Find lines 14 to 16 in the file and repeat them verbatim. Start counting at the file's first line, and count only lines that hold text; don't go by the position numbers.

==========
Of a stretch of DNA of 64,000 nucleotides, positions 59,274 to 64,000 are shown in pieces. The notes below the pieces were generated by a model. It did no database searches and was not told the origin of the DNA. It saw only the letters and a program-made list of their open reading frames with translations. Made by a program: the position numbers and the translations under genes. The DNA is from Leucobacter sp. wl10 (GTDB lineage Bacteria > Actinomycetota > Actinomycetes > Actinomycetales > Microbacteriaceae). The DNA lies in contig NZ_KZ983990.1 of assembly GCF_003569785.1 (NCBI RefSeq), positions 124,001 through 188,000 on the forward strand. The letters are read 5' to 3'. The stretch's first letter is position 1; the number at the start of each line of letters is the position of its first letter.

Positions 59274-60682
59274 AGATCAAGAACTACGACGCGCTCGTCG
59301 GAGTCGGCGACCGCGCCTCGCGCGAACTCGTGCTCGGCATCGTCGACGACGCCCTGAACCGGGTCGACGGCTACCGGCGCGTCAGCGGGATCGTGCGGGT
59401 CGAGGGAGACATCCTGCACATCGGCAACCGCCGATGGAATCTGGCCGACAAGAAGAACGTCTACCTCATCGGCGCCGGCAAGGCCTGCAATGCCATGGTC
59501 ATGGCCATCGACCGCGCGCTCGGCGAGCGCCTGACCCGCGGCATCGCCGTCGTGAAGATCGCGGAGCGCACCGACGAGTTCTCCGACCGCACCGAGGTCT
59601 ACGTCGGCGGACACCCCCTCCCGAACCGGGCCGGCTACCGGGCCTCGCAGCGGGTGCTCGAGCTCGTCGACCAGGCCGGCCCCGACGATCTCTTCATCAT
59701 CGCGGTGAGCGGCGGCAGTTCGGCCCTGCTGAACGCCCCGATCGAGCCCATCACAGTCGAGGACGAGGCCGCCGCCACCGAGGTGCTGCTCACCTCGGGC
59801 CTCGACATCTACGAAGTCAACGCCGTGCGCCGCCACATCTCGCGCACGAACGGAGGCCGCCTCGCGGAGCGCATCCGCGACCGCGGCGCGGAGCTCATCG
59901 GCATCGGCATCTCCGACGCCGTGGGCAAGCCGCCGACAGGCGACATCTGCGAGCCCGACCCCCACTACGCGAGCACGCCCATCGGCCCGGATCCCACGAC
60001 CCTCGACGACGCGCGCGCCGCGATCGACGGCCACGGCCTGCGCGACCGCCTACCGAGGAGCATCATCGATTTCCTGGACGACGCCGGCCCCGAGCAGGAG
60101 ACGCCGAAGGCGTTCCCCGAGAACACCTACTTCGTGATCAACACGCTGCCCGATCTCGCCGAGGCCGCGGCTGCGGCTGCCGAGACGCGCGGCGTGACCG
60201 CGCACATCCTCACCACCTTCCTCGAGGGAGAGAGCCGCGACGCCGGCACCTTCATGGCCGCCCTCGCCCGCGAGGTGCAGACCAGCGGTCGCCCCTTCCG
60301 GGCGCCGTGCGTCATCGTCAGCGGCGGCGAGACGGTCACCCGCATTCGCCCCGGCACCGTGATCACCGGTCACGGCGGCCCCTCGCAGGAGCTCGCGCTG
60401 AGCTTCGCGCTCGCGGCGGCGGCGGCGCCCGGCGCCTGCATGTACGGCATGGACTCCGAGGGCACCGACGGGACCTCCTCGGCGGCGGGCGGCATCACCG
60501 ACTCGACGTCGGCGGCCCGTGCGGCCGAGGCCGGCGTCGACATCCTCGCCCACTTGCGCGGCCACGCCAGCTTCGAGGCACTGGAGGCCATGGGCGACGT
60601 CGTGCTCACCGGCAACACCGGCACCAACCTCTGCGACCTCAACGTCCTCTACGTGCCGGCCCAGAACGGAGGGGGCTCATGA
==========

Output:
60301 GGCGCCGTGCGTCATCGTCAGCGGCGGCGAGACGGTCACCCGCATTCGCCCCGGCACCGTGATCACCGGTCACGGCGGCCCCTCGCAGGAGCTCGCGCTG
60401 AGCTTCGCGCTCGCGGCGGCGGCGGCGCCCGGCGCCTGCATGTACGGCATGGACTCCGAGGGCACCGACGGGACCTCCTCGGCGGCGGGCGGCATCACCG
60501 ACTCGACGTCGGCGGCCCGTGCGGCCGAGGCCGGCGTCGACATCCTCGCCCACTTGCGCGGCCACGCCAGCTTCGAGGCACTGGAGGCCATGGGCGACGT